Cedars Park, Cheshunt
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Cedars Park is a public facility managed by the Borough of Broxbourne. This view was taken looking out towards the residences in Theobald's Lane.
|Type||Historic public park|
|Location||Waltham Cross, Cheshunt, Hertfordshire|
|Operated by||Borough of Broxbourne|
The park covers 19 acres of parkland and includes a pond, play maze, bocce court, play mound, small licensed zoo ( cedars nature centre) , flint arch and historic walls and a cafe.
Cedars nature centre within the grounds of cedars park is the smallest licensed zoo in the U.K. For a small entry fee of £1 per child and £2 per adult visitors can visit the zoo and enjoy the numerous events throughout the day including stroking a skunk and feeding the meerkats . The park received a Green Flag award in 2013.
Cedars Park is the site of a 16th-century Royal Palace known as Theobalds Palace which was built between 1564 and 1585 by Sir William Cecil. On his accession, James I persuaded William's son Sir Robert Cecil to exchange Theobalds Palace, the royal palace on the site of the present Cedars Park, for Hatfield House, so that it became a Royal Palace. James I dramatically extended the park and buildings. As a Royal Palace, it was the scene of state occasions, from a masque by Ben Jonson to the raising of the Royal Standard by Charles I at the start of the Civil War.James I died here in 1625. Charles I rarely used Theobalds Palace and granted the estate to various nobles as an acknowledgement of their services until it was sold to the Prescott family in the late 1700s, when it underwent great changes. In 1820, Theobalds including the new mansion The Cedars built by the Prescott family rented it out to Sir Henry Meux in 1820. In 1921 The Cedars was given to the town of Cheshunt by Admiral of the Fleet the Hon. Sir Hedworth Meux and a public park was created, demolishing the house. Sir Hedworth Meux, formerly The Hon Hedworth Lambton, had been involved in the siege of Ladysmith and inherited The Cedars from Valerie, Lady Meux on condition that he change his surname to Meux. The park was donated to the public in 1919 by Admiral of the Fleet the Hon. Sir Hedworth Meux. On 2 July 1921 Cedars Park was officially opened by the Earl of Cavan and Admiral Meux.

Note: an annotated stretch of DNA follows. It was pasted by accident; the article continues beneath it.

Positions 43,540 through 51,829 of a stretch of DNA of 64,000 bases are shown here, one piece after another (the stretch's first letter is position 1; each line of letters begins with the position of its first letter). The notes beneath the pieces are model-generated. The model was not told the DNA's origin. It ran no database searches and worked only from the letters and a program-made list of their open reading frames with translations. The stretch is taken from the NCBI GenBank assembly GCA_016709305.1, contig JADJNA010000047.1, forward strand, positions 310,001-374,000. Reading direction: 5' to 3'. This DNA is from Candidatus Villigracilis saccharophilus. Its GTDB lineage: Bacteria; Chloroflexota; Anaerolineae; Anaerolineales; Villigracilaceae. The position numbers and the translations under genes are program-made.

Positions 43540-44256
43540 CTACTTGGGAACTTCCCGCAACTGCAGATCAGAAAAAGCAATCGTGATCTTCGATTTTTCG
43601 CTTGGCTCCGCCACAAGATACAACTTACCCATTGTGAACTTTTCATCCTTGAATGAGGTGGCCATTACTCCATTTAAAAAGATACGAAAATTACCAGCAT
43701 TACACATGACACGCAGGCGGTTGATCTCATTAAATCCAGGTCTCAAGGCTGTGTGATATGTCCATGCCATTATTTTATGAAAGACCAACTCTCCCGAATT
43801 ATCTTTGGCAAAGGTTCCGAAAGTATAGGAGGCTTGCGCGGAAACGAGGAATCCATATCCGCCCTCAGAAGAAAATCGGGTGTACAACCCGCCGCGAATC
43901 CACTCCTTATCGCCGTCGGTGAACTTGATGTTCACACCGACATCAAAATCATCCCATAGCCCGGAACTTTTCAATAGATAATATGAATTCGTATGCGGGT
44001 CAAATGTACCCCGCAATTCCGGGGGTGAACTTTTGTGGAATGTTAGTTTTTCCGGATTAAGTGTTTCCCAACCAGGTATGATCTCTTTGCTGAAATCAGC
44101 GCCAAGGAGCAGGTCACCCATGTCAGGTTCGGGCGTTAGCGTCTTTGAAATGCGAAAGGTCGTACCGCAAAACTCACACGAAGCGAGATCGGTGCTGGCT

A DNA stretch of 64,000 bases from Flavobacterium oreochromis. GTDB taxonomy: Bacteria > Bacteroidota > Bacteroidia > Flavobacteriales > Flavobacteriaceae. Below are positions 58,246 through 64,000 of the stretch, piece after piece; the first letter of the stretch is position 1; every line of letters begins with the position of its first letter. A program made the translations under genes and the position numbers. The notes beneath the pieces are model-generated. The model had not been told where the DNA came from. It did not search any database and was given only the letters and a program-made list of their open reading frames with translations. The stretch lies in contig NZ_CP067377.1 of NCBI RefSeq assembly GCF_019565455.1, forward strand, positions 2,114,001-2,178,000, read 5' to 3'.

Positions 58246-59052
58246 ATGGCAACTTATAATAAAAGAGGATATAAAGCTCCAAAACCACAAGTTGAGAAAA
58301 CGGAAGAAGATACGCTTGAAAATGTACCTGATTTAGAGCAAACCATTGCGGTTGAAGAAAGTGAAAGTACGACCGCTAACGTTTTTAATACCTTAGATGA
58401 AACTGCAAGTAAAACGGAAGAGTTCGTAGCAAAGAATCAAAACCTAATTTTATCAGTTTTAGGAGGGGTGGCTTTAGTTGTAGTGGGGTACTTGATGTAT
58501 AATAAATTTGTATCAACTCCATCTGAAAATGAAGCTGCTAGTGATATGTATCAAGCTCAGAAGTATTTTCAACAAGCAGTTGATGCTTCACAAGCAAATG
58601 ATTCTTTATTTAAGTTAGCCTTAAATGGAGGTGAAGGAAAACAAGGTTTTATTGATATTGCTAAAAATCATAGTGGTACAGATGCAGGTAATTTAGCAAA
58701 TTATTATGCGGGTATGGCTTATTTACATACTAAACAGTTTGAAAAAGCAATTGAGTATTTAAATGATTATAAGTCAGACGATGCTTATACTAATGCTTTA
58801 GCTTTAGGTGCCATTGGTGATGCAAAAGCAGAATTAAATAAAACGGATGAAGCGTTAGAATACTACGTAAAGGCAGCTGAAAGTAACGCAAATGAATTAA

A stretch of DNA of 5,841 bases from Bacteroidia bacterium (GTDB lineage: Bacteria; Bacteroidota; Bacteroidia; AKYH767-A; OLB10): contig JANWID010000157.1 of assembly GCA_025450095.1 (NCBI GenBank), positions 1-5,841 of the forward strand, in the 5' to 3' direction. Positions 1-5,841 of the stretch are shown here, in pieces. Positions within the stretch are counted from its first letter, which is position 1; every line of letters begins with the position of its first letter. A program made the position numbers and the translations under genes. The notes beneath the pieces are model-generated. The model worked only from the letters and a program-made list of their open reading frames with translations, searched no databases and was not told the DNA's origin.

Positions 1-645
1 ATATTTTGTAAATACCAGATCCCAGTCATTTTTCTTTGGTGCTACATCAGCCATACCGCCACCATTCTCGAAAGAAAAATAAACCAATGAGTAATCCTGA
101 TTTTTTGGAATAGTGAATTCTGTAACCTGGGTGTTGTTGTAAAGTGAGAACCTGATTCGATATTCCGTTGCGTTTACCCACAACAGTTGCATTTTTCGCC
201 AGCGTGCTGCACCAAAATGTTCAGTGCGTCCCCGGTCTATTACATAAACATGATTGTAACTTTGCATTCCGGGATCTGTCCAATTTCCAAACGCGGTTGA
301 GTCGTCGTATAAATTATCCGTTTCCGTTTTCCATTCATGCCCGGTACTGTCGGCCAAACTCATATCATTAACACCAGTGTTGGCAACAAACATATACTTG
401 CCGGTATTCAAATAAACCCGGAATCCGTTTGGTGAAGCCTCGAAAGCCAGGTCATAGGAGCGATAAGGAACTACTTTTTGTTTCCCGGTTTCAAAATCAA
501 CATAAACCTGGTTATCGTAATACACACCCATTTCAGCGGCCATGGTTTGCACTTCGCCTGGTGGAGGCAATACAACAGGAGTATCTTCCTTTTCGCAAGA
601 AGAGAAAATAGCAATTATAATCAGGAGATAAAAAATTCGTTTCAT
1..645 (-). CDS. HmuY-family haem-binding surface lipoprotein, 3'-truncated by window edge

Cedars Park contains several scheduled monuments, as the site of a magnificent and influential Tudor house (now demolished) with extensive grounds, created by the leading architects, gardeners and craftsmen for Sir William Cecil, Elizabeth I chief minister, and becoming an occasional palace for Elizabeth I. Elements of the present park can be identified as probable parts of the original Tudor or Stuart gardens.
Heritage Lottery Fund and Big Lottery Fund restoration projectEdit
In 2011, Broxbourne Council received a £1.89 million Heritage Lottery Fund and Big Lottery Fund grant to protect and improve Cedars Park, and conserve and promote its heritage. This grant is partly conditional on receiving Community support for the project and the achievement of 700 volunteer days over three years. This is the equivalent of £35,000. To date, as part of the project, the park has undergone a variety of improvements, including the opening of a café and community meeting space in 2014.
Green Flag awardEdit
The park has received a Green Flag award every year since 2009.
- "Archived copy". Archived from the original on 2013-12-03. Retrieved 2013-11-27.CS1 maint: Archived copy as title (link)
- "Cedars Park". Borough of Broxbournbe. Broxbourne.gov.uk. Retrieved 2013-11-13.
- Borough of Broxbourne. Cedars Park. Conservation Management Plan. April 2008
- Borough of Broxbourne: Cedars Park. Conservation Management Plan. April 2008
- Borough of Broxbourne. Cedars Park Conservation Management Plan. April 2008.
- "Archived copy". Archived from the original on 2014-01-03. Retrieved 2013-11-27.CS1 maint: Archived copy as title (link)